10 April 2009

The other half of D&D, Dave Arneson, has died

I bring sad news. Remember last March, when Gary Gygax died? The co-creator of Dungeons & Dragons, a source of fantasy love for many us (even for those of us, like me, who no longer like the game as an RPG and prefer other games)?

Well, the “co” part of “co-creator” just died. Dave Arneson has perished after a two-year fight with cancer at age sixty-one.

Arneson is the less well-known of the two men, probably because he left TSR early, in 1976. He was a hardcore table-top war-gamer, the gaming style popular through the ‘60s and ‘70s (and still today) that would eventually lead to developing Dungeons & Dragons and the table-top role-playing game. Before D&D, he developed Blackmoor, which contains many innovations that would become part of RPGing. He later filed lawsuits against TSR over royalties, and settled out-of-court with Gygax. Arneson started his own game company and continued to teach game design in this later life.

Here is the official release from Arneson’s family:
Shortly after 11pm on Tuesday, April 7th, Dave Arneson passed away. He was comfortable and with family at the time and his passing was peaceful.

The Arneson family would like to thank everyone for their support over the last few days, and for the support the entire community has shown Dave over the years.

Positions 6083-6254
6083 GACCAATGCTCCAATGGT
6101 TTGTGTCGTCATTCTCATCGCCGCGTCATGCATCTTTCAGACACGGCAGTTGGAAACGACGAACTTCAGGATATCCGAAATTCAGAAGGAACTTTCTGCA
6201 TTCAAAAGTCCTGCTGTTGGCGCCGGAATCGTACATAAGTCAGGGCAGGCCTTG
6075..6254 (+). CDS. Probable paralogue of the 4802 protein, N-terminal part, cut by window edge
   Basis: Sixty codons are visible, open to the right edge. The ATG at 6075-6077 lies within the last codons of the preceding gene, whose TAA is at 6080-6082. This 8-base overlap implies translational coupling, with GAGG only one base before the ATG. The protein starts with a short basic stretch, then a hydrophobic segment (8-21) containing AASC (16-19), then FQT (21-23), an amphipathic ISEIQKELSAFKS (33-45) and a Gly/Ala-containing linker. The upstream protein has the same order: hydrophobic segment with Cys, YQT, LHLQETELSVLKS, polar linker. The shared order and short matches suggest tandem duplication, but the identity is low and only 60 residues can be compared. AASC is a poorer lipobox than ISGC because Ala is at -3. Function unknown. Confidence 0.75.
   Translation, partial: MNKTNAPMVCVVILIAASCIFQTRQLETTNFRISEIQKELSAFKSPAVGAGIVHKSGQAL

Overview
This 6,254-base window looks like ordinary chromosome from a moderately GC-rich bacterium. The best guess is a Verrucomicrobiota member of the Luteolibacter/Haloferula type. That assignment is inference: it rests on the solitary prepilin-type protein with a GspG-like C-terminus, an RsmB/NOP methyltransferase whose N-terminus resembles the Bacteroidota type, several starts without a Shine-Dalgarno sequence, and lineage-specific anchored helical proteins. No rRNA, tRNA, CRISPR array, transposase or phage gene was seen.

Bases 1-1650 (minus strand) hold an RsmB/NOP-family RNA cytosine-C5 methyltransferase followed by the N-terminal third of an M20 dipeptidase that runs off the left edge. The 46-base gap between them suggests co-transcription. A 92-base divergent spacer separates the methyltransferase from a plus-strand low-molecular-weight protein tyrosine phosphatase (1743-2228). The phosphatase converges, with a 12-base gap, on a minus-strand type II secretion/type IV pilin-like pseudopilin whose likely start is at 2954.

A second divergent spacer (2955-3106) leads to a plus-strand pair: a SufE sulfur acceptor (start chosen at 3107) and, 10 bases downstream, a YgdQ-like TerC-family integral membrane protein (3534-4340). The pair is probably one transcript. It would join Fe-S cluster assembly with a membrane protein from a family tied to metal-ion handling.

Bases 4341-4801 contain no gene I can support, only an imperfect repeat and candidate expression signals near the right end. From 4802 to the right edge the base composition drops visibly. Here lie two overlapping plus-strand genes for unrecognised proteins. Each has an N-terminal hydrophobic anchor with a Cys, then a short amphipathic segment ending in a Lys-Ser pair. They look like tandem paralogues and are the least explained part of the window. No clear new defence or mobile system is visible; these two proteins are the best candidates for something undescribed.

We are in the process of making final arrangements and will provide additional details as we work them out. We will continue to receive cards and letters in Dave’s honor. We are planning to hold a public visitation so that anyone wishing to say their goodbye in person has the opportunity to do so.

Cards and letters can continue to be sent:
Dave Arneson
1043 Grand Avenue
Box #257
St. Paul, MN

Visitation will be on April 20th
Time: yet to be determined
Bradshaw Funeral Home
687 Snelling Avenue South
St. Paul, MN 55105
Not much I can say here except that Arneson, like Gygax, had an enormous impact in the development of my imagination at an early age. Enjoy Valhalla, Mr. Arneson.

I’ve already mailed a letter to the address to let his family know how much his work meant to many of us. I’m sure they already know this, but one more can’t hurt.